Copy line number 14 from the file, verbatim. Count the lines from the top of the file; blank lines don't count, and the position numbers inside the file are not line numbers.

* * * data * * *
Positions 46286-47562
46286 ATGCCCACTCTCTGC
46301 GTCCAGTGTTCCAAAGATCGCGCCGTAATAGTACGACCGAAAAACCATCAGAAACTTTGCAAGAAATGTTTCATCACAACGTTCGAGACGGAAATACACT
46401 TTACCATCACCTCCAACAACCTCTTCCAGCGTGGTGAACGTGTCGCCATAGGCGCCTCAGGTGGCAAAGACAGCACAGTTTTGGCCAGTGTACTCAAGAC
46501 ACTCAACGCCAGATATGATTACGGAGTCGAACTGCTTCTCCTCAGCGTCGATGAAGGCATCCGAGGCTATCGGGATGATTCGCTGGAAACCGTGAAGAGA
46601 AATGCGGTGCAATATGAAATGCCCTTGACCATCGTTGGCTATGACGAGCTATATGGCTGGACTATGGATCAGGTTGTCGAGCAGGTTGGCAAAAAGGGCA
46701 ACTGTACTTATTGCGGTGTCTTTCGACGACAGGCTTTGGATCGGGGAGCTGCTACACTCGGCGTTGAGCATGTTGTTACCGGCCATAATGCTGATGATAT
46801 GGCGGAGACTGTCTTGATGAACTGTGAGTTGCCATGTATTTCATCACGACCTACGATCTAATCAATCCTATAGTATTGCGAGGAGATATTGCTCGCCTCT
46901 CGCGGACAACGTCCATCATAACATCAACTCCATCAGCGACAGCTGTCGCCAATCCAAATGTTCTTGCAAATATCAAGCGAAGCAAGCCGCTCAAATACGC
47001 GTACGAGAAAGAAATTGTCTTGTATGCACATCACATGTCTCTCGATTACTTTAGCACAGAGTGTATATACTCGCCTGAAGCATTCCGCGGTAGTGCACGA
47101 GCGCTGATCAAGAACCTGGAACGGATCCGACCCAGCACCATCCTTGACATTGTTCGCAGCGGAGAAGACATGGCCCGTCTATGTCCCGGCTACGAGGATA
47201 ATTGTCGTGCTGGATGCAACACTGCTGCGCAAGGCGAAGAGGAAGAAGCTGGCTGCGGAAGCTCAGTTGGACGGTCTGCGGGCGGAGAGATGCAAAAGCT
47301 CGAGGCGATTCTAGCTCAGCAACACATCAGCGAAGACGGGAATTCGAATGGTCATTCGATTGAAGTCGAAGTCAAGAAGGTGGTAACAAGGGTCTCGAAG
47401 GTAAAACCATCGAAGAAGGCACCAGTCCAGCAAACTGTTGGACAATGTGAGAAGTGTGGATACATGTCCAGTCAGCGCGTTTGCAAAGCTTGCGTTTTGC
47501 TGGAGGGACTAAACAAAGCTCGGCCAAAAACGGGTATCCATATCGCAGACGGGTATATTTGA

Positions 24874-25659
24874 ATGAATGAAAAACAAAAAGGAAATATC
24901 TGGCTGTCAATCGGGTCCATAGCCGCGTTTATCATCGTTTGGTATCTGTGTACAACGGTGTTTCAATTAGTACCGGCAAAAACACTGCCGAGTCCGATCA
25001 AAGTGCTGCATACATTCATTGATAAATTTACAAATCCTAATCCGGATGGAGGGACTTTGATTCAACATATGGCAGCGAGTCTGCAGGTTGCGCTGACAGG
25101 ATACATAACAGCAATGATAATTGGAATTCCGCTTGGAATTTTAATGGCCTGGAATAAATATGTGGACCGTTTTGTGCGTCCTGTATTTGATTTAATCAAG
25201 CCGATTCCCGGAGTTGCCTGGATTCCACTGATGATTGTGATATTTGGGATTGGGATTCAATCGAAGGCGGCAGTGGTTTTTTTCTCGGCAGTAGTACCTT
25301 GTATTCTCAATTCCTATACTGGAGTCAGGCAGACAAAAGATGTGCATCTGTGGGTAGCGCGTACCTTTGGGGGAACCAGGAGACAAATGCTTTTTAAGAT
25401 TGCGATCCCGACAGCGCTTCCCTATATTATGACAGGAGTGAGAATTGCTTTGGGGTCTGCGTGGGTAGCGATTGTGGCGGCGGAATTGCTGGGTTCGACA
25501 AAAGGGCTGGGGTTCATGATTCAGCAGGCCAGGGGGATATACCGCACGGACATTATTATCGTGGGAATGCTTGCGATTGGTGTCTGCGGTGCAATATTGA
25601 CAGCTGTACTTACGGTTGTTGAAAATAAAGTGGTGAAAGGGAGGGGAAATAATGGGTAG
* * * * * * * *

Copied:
47401 GTAAAACCATCGAAGAAGGCACCAGTCCAGCAAACTGTTGGACAATGTGAGAAGTGTGGATACATGTCCAGTCAGCGCGTTTGCAAAGCTTGCGTTTTGC